Definitions include a heavy weight, load, or encumbrance of sorts, possibly a drain on finances, and definitely one on emotions and physical strengths.  Does it mean additional work for the selected caregiver?  Absolutely!  A change in routine, lifestyle, conceivably a strain on family relationships – even strains on a marriage, and yet some people ask, “Is it a burden?”  Of course it’s a burden – a very heavy load – but one accepted with grace and love for any of our loved ones who have carried burdens for us from time to time – or not.  It’s love that lightens the load. So tempered with that love, a good attitude and lots of prayers, for those who are so inclined, most caregivers get through – often struggling – but we do get through. Continue reading

Originally posted 2012-08-17 23:40:37.

ALZHEIMER’S: JUDGING, ADVICE AND MOTHERS

April 28, 2012 — “I don’t give advice and I don’t judge,”said my friend Clement.

woman handing a nickel

Advice, even for Alzheimer's caregivers, isn't worth it unless you pay something for it.

A MENTOR

Clem’s mother had been a mentor for me.  She didn’t know it nor did I.  It wasn’t until she was gone that I recognized the impact she had on my life. Nearer my mother’s age, but a little younger where the generation gap hadn’t felt as vast, or as a teen perhaps I wasn’t doing the distancing thing from Hertha as I was with my mom.  Nevertheless, this mature woman was someone I could sit with hour upon end and bask in her wise and witty wisdom.

A stay-at-home mom with four rambunctious boys and one fragile girl, her prior career was that of a registered nurse turned stewardess, as flight attendants were called when Hertha flew the blue and friendly sky; the medical part being a requirement during the early days of national and international flights on many of the major airlines.  I always wondered if “Personality Plus” was also a requirement because if anything Hertha could have been “Miss Congeniality” anywhere she went.

Hertha’s last years were not spent as a dementia victim which had been the fate of  my own mother so I was a bit surprised recently when Clem winced a little recalling “being there for her” during her later widowed years.  That’s when he said, “I don’t give advice and I don’t judge,”   even though advice from experience was there if he wanted to share. He added how his mother had eventually moved to another state to be close to her sister and another son, Kyle.  “After mom died Kyle wrote me a letter of apology and appreciation for my before years,” Clem chuckled. Continue reading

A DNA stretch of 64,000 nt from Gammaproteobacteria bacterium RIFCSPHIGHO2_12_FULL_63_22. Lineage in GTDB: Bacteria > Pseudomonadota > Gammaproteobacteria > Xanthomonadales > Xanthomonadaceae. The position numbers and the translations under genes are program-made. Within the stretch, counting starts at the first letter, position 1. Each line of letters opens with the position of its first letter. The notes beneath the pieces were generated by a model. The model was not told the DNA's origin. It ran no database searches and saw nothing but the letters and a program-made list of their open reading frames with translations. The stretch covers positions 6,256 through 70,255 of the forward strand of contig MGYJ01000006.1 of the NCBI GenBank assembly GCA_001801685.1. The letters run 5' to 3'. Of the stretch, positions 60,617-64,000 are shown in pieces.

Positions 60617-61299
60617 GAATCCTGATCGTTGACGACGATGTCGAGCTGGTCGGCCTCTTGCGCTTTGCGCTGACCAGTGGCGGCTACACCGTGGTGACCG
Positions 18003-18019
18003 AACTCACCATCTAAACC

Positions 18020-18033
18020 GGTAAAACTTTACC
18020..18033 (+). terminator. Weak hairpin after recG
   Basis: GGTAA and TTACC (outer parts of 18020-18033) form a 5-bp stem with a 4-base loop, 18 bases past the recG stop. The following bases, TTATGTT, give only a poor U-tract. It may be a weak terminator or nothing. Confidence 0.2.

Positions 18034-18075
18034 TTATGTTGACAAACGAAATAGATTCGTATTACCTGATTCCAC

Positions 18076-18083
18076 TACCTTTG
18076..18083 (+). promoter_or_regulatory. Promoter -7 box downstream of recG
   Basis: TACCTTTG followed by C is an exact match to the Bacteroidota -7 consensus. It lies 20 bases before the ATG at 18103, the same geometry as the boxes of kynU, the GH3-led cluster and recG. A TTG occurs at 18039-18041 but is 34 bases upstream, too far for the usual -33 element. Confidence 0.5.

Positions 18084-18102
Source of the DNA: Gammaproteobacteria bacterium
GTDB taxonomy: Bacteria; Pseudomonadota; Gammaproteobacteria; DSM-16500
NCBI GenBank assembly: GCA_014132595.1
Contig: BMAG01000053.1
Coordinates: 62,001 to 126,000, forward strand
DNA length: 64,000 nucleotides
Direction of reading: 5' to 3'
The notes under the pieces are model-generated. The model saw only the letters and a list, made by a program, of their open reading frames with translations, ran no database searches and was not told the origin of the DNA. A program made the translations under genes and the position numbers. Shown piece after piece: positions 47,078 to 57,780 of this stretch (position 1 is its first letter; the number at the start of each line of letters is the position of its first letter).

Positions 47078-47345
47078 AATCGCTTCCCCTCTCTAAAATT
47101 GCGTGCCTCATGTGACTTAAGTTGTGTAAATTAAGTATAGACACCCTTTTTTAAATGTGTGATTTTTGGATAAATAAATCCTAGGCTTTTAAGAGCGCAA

Originally posted 2012-04-28 02:55:27.

KEN AND THE MOVIES: “WATCH OUT BEHIND YOU”

B movie Poster

The theatrics of a 'B' movie can be likened to Alzheimer's patients.

Ken and I are from the era of double features, short subjects, news reels and cartoons: the old Hollywood when studios had the last say about which mega star was contracted for the lead role in the latest “Big” movie.  Other hopefuls were sent down to the “B” studios.   Those were the days of block-buster pictures with Spencer Tracy and Katherine Hepburn, or John Wayne and Maureen O’Hara, and the low budgets with – who remembers.

Not only were the unknown actors soon forgotten (unless they became STARS), but so were the “B” movies.  However, a few of the ploys in the plot, seen time and time again, were snickeringly remembered.   Actually, a few have become legendary. The one I recall most vividly, used by the good guys as well as the bad guys, was a scene where a captured person stood with his hands high above his head facing in the direction of a door – opened or closed – it didn’t matter.  The guy holding the gun was in charge, and could either shoot his captive (bad guy), or handcuff him and cart him off to jail (good guy) depending on the script.

Sometimes, though, just as the final chip was down the captive would say something like, “Look out behind you!”  and the gun holder would glance behind him – just long enough for the captive to reach forward grab the gun and take charge.  Or, there was someone actually there to relieve the gun from the gun holder. The scene was used so often in “B” movies it became laughable.  That must be the part Ken remembers.

Dear Ben is so faithful in his caregiving duties, and Ken is usually so unappreciative. “Ben is your friend,” I croon as the three of us head for the shower.  “Him? He doesn’t know anything,” Ken replies.  “And you, you don’t know anything either.”